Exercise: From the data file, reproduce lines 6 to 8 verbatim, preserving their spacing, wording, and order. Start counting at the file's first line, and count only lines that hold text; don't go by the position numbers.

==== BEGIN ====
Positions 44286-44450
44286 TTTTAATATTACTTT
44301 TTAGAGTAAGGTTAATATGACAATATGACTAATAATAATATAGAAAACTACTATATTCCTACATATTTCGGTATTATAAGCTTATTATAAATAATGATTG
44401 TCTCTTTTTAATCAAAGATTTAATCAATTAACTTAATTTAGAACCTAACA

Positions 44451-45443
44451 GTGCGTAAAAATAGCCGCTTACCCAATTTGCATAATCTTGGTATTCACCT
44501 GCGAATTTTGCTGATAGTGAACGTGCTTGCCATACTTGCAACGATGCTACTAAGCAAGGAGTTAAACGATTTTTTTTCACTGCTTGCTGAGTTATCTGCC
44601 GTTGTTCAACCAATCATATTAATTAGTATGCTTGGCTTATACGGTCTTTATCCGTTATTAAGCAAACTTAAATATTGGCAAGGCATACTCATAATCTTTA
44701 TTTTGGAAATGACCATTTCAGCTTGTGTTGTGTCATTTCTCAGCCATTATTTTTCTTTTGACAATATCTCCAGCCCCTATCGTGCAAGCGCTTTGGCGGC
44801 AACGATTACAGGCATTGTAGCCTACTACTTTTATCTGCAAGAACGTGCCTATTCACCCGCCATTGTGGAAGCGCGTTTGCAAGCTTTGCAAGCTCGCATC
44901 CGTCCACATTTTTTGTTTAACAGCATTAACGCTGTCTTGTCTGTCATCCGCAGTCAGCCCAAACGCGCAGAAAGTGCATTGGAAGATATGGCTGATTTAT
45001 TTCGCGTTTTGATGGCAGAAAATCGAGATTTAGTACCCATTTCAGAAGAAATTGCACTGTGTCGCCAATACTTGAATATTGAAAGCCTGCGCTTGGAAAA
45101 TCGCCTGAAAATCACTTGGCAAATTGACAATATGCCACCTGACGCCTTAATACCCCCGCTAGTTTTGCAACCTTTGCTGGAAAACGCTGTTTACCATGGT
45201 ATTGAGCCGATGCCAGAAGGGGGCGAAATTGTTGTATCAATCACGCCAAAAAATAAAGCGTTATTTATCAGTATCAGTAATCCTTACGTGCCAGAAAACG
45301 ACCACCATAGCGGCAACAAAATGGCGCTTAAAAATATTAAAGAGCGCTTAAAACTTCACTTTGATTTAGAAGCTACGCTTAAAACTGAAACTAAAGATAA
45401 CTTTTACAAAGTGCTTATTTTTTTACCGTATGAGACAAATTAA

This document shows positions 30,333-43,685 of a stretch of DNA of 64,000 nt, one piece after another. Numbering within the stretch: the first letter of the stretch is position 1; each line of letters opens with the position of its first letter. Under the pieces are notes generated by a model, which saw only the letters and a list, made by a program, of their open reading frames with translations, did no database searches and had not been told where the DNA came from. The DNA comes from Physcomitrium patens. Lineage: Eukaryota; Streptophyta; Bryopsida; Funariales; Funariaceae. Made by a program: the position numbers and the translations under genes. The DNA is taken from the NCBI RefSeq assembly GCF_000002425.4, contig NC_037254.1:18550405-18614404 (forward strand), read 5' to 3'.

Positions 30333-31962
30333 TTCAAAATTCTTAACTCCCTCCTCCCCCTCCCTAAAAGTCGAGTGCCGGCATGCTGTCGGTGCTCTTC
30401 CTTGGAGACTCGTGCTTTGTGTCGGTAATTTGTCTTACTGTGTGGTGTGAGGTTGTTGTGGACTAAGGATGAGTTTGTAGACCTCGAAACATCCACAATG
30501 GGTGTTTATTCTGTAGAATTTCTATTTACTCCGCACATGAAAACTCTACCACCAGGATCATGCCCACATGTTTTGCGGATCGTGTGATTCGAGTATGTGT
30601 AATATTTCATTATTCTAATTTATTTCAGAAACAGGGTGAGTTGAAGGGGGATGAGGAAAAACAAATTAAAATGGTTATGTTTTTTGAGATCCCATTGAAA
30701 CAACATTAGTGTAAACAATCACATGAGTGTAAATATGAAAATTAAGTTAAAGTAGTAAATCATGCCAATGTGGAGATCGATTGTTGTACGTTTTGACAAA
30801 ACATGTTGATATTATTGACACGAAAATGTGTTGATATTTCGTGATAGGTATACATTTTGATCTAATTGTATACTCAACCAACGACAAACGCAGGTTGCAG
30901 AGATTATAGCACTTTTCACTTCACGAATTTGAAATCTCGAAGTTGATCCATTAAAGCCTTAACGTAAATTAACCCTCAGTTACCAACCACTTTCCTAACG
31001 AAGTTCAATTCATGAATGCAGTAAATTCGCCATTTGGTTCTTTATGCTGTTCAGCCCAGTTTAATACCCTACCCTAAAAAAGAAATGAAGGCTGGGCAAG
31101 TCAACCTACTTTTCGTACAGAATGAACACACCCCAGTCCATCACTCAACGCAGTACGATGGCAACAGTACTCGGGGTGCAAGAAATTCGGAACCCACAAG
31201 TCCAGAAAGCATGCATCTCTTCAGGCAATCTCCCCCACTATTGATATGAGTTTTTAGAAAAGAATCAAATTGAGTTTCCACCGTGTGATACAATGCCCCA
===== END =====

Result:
44451 GTGCGTAAAAATAGCCGCTTACCCAATTTGCATAATCTTGGTATTCACCT
44501 GCGAATTTTGCTGATAGTGAACGTGCTTGCCATACTTGCAACGATGCTACTAAGCAAGGAGTTAAACGATTTTTTTTCACTGCTTGCTGAGTTATCTGCC
44601 GTTGTTCAACCAATCATATTAATTAGTATGCTTGGCTTATACGGTCTTTATCCGTTATTAAGCAAACTTAAATATTGGCAAGGCATACTCATAATCTTTA